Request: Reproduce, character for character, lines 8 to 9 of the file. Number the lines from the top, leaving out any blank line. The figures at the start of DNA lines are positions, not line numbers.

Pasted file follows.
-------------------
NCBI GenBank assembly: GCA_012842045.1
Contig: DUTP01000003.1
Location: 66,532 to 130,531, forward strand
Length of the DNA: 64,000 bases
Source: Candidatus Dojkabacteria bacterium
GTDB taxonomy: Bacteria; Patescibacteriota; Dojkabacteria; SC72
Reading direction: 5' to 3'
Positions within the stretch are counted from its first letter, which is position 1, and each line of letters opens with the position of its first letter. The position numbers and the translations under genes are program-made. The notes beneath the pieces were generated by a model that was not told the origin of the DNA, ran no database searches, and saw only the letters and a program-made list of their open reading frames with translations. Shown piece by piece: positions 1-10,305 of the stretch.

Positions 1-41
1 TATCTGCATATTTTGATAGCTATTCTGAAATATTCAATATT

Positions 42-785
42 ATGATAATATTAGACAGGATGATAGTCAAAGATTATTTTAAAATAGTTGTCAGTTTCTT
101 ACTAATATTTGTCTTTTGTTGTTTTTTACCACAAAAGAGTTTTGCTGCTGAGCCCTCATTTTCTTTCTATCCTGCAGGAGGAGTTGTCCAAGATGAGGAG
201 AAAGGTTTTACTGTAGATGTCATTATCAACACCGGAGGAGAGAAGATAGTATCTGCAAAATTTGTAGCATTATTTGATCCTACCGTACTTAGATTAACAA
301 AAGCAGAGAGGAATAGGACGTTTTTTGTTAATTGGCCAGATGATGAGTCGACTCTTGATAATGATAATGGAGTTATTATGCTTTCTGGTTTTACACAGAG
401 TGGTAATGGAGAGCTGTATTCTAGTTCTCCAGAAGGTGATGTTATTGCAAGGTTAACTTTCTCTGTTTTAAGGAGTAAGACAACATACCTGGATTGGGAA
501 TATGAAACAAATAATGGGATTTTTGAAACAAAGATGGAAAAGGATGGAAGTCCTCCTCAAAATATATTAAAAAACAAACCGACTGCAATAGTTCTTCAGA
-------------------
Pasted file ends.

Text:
Positions within the stretch are counted from its first letter, which is position 1, and each line of letters opens with the position of its first letter. The position numbers and the translations under genes are program-made. The notes beneath the pieces were generated by a model that was not told the origin of the DNA, ran no database searches, and saw only the letters and a program-made list of their open reading frames with translations. Shown piece by piece: positions 1-10,305 of the stretch.

Positions 1-41